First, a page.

'Extraordinary Acceleration': Takeaways From The Pandemic Last Week
With the arrival of December, it's now clear the winter surge of the pandemic is materializing in many of the ways that the country's top scientists and health care leaders feared.
On all fronts — cases, hospitalizations and deaths — the U.S. toppled records this week.
For the first time, new infections soared above 200,000 cases in a single day.
"What we're seeing now is less of a curve and more of a vertical climb," says Jennifer Nuzzo, an epidemiologist and senior scholar at the Johns Hopkins Center for Health Security. "It's really an extraordinary acceleration."
This week, the daily death toll eclipsed even the worst day of the spring, with nearly 2,900 lives lost on Thursday. And hospitals are teetering under the weight of so many critically ill patients.
"This is going to be the biggest stress test of American health care in history," says Dr. Bruce Siegel, president of , which represents more than 300 safety-net hospitals.
There continues to be very promising news on vaccines — what the National Institutes of Health's Dr. Anthony Fauci calls a "light at the end of the tunnel." Vaccination could truly be weeks away for some people.
But that will not come soon enough to prevent a staggering number of illnesses and deaths in the weeks ahead.
Here's where things stand.
1) U.S. hospitals are staggering under their patient load
More than 100,000 people in the U.S. are now hospitalized for COVID-19. That is double what it was only a month ago. Harrowing stories of packed intensive care units and exhausted health care workers are emerging from all over. "Hospitals are on the brink of being overwhelmed," says Siegel. "It is across the country. It is not just one region."
The West hit an all-time record for hospitalizations this past week. The South is inching closer to its record from the summer. An encouraging sign is that the number of patients coming into hospitals in the Midwest has slowed down recently, after weeks of non-stop growth. Parts of the Northeast, especially Rhode Island and Connecticut, are under strain, but not nearly at the levels seen during the spring.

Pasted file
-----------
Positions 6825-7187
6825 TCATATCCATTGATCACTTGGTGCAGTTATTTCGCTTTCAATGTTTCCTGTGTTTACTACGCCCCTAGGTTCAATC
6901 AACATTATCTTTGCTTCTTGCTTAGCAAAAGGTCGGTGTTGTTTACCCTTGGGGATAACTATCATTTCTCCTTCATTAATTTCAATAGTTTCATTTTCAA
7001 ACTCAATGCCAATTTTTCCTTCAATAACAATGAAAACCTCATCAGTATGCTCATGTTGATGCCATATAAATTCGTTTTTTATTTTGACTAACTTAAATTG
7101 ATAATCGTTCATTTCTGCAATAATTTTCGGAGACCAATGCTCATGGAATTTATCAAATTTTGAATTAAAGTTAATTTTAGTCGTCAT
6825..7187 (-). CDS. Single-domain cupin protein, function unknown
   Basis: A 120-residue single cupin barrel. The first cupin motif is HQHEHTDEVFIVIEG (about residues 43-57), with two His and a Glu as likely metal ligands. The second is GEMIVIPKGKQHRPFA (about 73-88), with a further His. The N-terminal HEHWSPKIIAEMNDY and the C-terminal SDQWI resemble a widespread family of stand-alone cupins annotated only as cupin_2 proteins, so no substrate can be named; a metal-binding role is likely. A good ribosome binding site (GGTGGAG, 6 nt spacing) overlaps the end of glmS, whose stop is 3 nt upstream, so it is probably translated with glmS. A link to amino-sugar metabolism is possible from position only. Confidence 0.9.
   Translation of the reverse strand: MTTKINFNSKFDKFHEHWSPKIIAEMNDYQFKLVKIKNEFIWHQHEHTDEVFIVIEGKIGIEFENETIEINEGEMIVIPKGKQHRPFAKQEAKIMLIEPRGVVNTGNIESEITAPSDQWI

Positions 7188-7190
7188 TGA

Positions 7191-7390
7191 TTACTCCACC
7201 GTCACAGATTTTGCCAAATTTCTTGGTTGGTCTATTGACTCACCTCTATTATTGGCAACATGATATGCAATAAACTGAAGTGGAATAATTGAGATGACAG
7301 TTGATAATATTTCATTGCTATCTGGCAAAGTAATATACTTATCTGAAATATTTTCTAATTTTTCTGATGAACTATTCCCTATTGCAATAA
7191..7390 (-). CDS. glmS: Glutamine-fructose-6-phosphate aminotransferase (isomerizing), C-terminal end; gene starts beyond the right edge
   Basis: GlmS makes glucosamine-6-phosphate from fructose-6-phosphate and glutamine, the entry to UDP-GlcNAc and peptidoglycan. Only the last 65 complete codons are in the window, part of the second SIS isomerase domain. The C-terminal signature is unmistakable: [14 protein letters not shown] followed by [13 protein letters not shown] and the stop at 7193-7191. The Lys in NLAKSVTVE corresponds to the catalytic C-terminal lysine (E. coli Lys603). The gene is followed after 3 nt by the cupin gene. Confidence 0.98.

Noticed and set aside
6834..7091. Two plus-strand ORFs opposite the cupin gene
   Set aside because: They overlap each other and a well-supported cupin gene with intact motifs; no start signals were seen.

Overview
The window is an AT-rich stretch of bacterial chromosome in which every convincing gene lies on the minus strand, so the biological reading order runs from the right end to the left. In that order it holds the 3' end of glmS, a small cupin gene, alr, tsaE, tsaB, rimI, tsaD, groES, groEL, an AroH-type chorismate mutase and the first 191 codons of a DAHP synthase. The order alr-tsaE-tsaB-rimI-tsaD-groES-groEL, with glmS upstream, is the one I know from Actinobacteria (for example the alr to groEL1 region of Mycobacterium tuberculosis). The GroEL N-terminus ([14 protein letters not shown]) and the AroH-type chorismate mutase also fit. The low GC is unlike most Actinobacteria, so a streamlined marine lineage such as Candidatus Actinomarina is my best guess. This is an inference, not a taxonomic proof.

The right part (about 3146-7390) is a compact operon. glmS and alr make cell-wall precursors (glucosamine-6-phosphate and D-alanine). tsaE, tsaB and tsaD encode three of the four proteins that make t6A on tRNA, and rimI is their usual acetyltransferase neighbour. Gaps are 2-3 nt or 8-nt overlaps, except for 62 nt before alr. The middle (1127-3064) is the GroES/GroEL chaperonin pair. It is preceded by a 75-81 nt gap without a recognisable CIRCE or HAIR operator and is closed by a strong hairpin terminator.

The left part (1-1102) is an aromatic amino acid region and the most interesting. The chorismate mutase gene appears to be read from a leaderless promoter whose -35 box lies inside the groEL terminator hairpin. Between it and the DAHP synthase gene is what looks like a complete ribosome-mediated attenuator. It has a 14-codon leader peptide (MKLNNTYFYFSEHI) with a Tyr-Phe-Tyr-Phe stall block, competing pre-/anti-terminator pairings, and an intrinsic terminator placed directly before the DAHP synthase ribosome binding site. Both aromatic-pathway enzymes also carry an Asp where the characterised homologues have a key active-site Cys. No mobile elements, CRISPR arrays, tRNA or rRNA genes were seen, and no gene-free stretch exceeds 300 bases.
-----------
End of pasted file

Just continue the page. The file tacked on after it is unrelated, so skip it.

Some states are setting up field hospitals to care for the overflow of patients, a solution that Siegel calls "far from ideal." There are critical shortages of staff in hundreds of hospitals. By Christmas time, California Gov. Gavin Newsom warned, 112% of his state's ICU beds could soon be occupied. Hospitals are calling off medical procedures and sending COVID-19 patients who aren't seriously ill home.
It's hard to fathom the situation getting much worse, but that's exactly what is predicted. By the end of December, at least a dozen states are forecast to have more than 60% of their ICU beds filled with COVID-19 patients, a level that is astounding and could lead hospitals to ration care.
2) No more "hot spots." It's everywhere
Forget hot spots. "We are way beyond that," says Siegel. The country is now averaging nearly 180,000 new cases per day. So many places have raging outbreaks that it's difficult to point to one region that is particularly bad. Rhode Island has now outpaced South Dakota with new cases per capita; New Mexico rivals Wisconsin, which previously had among the worst rates in the country
On the West Coast and in the Northeast, states that had successfully kept the virus in check are under siege. "The coasts are beginning to see the same kind of uptick as the Midwest," says Dr.William Miller, an epidemiologist at Ohio State University. Cases are growing in every region, with the South leading.
The fall surge arrived earlier in the Midwest than elsewhere, but there has been a notable decline since mid November. But Miller doesn't expect that trend to stick: "The Midwest is continuing at a pretty significant rate, with some variation state to state, so it's not good." In fact, Ohio, Illinois and Michigan have added more cases in the past week than any other states, save for Texas and California, which have much larger populations. And the region's rate of infections per capita is still much higher than anywhere else in the country,
Cases are falling in some states, but experts caution that the holiday has disrupted testing and the declines could soon change.
3) Thanksgiving surge? Time will tell